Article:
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  1. chillinwill
    New Jersey added a new herb to its state garden last Tuesday when Gov. Jon S. Corzine signed the New Jersey Compassionate Use Medical Marijuana Act on his last day in office.

    But though 14 states have now legalized medical marijuana, New York, which has relatively liberal possession laws and actually passed a medical-marijuana law in 1980 but never put it to use, remains forbidden ground for those who seek to relieve their symptoms with cannabis. This year, however, supporters of medical marijuana in Albany and elsewhere hope to harness what they see as growing momentum.

    Assemblyman Richard N. Gottfried of Manhattan, the Health Committee chairman and a nearly annual sponsor of medical marijuana legislation, said that he hoped this year’s bill would reach the floor in the next few weeks and that both houses would pass it by March, before they get tied up with the state budget.

    An almost identical bill has been proposed in the Senate, sponsored by Thomas K. Duane, the Senate Health Committee chairman. Each bill would allow the use of marijuana to “treat a serious illness under medical supervision,” such as cancer, arthritis or H.I.V./AIDS.

    “I think that the main obstacle over the years has been the fear of many in public life to touch anything with drugs,” Mr. Gottfried said. “But I think the climate around the states has changed.” He referred to the new laws in a handful of states, as well as to the reversal in longstanding federal policy in October, when the Justice Department stopped pursuing and prosecuting users or providers of medical marijuana who were complying with state laws.

    “What is often surprising is that people tend to assume it’s a controversial bill, and that’s been an obstacle,” Mr. Gottfried said. “But other than the state Conservative Party, there has been little to no resistance. Even public opinion polls show overwhelming support.”

    Scott Reif, a spokesman for the Senate majority leader, Dean G. Skelos, said that the issue had not come up recently and had not on been on the Senate’s radar. Several Republican senators have quietly expressed support for medical marijuana, said Gabriel Sayegh, a project director for the Drug Policy Alliance Network, which works to promote medical marijuana laws.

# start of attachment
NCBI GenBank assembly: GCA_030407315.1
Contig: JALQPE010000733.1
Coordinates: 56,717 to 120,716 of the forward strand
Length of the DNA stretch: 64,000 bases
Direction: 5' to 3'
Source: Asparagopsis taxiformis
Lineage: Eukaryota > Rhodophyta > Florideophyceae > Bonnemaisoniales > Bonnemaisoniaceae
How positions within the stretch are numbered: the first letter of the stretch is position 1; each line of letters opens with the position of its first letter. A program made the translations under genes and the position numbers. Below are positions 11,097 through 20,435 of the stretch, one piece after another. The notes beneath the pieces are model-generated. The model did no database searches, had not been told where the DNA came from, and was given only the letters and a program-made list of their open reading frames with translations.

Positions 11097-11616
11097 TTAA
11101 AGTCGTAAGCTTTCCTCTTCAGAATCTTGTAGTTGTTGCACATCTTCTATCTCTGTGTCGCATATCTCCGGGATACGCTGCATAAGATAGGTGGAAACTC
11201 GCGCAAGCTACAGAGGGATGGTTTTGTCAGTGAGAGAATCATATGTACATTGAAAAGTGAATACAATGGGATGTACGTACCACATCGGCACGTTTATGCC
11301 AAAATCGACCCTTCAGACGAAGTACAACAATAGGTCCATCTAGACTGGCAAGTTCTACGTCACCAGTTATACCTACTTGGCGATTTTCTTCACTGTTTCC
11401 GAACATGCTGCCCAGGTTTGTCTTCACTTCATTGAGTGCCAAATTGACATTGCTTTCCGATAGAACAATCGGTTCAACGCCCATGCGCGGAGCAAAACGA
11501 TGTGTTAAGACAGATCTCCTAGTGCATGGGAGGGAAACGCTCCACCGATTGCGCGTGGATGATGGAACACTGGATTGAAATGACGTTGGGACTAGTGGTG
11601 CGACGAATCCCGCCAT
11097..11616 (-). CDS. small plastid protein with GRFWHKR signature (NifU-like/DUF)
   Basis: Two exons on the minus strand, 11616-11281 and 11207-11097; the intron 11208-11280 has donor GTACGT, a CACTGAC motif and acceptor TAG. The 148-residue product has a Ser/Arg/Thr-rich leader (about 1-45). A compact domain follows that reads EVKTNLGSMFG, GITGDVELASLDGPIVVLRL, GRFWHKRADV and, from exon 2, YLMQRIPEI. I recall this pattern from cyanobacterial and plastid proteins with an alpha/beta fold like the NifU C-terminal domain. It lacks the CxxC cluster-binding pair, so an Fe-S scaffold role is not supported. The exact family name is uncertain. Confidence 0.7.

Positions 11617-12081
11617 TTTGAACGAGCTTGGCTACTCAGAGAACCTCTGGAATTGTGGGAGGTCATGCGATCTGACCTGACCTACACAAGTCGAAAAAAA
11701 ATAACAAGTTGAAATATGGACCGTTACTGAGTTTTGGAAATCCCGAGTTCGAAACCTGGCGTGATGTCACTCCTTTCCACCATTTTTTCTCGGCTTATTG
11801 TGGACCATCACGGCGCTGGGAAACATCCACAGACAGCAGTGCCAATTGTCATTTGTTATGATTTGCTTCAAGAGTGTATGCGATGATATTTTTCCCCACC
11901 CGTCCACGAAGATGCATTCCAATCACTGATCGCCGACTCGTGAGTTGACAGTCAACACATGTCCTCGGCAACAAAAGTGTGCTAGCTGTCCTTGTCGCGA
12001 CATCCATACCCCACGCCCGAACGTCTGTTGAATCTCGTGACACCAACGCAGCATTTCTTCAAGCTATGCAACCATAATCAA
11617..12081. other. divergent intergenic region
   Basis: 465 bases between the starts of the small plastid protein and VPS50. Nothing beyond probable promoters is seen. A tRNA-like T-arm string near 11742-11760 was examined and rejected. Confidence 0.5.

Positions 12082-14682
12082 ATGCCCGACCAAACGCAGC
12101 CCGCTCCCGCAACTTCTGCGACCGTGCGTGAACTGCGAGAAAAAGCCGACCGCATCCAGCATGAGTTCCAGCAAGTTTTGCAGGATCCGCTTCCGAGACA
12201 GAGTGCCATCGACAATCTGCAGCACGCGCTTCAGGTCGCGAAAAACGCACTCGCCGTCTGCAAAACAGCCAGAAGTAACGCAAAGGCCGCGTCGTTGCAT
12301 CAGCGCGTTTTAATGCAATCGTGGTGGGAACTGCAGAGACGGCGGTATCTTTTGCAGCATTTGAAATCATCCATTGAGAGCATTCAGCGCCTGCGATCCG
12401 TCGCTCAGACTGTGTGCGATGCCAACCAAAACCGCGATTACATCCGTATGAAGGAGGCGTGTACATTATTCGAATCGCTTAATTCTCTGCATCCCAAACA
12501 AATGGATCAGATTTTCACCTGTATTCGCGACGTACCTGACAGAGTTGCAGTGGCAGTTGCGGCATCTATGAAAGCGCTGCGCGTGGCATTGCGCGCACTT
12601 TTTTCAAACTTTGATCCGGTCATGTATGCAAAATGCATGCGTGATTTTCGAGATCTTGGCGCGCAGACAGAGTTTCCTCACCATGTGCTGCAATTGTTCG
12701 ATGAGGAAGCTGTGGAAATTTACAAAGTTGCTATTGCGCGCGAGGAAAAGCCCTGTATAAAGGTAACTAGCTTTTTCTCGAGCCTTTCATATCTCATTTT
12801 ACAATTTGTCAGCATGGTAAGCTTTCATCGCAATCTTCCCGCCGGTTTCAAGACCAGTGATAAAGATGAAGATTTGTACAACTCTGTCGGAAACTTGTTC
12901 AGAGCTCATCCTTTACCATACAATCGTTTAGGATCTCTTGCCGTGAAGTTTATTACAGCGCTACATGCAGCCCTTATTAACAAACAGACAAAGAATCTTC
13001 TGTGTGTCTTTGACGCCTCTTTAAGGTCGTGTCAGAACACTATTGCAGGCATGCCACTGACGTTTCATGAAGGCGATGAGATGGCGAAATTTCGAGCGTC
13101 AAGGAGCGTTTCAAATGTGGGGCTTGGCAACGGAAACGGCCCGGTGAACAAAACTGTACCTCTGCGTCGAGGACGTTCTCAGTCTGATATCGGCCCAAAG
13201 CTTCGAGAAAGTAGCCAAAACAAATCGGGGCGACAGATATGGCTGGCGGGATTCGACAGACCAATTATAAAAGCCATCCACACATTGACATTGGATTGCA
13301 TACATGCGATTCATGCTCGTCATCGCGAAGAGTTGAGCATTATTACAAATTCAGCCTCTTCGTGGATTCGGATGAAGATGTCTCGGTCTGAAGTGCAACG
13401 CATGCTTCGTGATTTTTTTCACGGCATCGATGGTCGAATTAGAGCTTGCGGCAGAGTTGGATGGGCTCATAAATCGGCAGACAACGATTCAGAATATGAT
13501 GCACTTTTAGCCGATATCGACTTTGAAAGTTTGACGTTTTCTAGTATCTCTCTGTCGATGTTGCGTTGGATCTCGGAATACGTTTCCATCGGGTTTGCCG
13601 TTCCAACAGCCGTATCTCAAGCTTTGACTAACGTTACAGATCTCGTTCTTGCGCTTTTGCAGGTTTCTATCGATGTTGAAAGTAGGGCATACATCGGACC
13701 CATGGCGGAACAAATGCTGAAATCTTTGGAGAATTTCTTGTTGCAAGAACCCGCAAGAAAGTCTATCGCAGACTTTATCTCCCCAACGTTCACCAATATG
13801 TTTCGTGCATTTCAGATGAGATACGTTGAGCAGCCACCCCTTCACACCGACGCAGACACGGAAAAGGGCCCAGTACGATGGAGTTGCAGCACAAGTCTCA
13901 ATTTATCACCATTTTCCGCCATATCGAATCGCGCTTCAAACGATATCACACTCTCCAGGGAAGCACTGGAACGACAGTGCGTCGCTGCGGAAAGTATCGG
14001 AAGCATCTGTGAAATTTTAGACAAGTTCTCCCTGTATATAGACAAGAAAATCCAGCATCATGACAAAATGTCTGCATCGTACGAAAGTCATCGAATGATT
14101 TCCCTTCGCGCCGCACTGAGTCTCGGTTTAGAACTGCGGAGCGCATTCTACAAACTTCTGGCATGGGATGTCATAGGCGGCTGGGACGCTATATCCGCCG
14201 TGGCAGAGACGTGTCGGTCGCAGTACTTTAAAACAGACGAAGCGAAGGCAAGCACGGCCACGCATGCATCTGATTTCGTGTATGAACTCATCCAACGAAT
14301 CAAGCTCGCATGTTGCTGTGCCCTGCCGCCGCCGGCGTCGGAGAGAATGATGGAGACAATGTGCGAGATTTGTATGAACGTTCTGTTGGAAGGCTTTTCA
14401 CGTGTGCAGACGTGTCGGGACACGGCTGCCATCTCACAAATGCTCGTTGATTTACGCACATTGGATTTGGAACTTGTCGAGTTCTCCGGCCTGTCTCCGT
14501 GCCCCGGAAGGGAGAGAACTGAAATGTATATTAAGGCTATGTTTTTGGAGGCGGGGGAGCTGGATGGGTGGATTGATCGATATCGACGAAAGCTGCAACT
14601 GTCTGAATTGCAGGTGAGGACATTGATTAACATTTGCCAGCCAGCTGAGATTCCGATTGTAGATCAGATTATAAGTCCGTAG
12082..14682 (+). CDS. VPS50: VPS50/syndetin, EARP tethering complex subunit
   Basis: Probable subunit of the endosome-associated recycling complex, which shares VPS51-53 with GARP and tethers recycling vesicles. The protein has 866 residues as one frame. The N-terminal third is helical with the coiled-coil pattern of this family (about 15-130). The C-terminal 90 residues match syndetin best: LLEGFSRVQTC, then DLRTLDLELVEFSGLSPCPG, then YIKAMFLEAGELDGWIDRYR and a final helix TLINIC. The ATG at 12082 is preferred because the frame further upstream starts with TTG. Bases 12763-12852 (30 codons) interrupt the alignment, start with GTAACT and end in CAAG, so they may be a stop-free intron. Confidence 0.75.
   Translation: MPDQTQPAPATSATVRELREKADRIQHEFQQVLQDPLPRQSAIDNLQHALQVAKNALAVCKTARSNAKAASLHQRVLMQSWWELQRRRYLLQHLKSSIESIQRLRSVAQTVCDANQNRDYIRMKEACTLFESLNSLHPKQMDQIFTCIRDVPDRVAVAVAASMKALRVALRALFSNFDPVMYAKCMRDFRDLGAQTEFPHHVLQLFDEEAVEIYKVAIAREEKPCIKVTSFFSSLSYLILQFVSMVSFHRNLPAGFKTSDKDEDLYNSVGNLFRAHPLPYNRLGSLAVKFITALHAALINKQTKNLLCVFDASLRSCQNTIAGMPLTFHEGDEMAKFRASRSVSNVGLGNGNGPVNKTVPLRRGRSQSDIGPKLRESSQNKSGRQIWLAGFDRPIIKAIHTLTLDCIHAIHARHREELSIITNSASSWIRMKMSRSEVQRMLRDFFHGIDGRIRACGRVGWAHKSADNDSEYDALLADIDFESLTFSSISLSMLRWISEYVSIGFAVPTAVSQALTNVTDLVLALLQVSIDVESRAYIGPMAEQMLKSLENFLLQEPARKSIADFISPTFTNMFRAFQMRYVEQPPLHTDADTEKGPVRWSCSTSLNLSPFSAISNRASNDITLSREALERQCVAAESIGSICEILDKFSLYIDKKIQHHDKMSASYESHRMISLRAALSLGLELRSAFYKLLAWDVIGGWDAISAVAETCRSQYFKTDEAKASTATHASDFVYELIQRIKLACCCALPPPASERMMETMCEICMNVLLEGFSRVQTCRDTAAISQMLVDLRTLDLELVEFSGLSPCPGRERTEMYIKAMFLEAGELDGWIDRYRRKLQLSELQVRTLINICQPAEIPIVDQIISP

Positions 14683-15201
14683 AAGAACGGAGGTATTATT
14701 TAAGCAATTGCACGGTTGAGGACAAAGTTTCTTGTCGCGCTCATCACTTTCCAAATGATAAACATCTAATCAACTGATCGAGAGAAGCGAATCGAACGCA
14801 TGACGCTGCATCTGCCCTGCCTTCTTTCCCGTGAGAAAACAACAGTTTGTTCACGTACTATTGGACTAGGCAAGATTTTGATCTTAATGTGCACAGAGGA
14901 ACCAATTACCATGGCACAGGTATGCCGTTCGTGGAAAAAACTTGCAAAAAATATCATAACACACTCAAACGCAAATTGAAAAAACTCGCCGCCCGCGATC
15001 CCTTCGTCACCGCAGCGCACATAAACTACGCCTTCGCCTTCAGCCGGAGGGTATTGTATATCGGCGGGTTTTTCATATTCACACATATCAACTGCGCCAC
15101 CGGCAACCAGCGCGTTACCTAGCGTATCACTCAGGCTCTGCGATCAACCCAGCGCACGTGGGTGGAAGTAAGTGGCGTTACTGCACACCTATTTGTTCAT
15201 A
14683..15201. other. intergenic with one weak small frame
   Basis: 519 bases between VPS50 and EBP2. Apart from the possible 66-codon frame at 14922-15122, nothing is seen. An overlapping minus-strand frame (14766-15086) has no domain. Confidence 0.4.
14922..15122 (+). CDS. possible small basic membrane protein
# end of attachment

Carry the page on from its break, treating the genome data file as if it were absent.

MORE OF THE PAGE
Michael R. Long, the chairman of New York State’s Conservative Party, said that while he was not currently working with any organizations to block the bill, he firmly believed that passing the legislation would send the wrong signal to young people, especially in the face of the antismoking campaigns and taxes on sugared drinks.

    “And especially when there is no medical proof that marijuana assists anyone anyway,” Mr. Long said. “It would open the floodgates for misuse.”

    In 1980, the Legislature and Gov. Hugh L. Carey enacted a medical marijuana law in New York. But the law required that a state review board be set up to rule on doctors’ requests to prescribe marijuana, and one was never appointed.

    In this century, medical marijuana bills have been introduced several times. Two passed the Assembly with bipartisan support, but stalled in the Senate. Last year’s version was derailed during the Senate stalemate in Albany in June.

    Some Republicans who favor legalizing marijuana for medical purposes are against the idea of allowing patients and caregivers to grow their own, according to the Marijuana Policy Project.

    Others have looked with concern at California, where the state has had difficulties restricting the sale and cultivation of marijuana after its law was passed in 1996. There, local governments have had to step in because of public safety issues, as well as unintended effects that some say have a provided legal shield for commercial growers. Tuesday, the Los Angeles City Council moved to shutter most of the city’s thousand-plus marijuana dispensaries.

    To make the law more palatable to skeptics, Mr. Gottfried said, this year’s legislation allows registered patients to obtain at most only most 2.5 ounces of the drug from state-licensed entities, which would be overseen by the state’s Department of Health.

    While Gov. David A. Paterson has not announced his position on the bill, he made his views on the issue known in a Rolling Stone article last year. “Our society is odd because we have this contempt for marijuana smoking,” he said. “Meanwhile, people have access to pharmaceutical products that are just destroying them.”

    Other supporters of medical marijuana in New York include the Medical Society of the State of New York, the New York State Nurse’s Association, the Hospice and Palliative Care Association of New York, the StateWide Senior Action Council and Gay Men’s Health Crisis.

    “If New York doesn’t pass medical marijuana legislation,” said Mr. Sayegh of the Drug Policy Alliance Network, “it has everything to do with the dysfunction in Albany.”

    By EMILY S. RUEB
    January 26, 2010
    NY Times
    http://cityroom.blogs.nytimes.com/2010/01/26/medical-marijuana-supporters-wonder-if-time-has-come/

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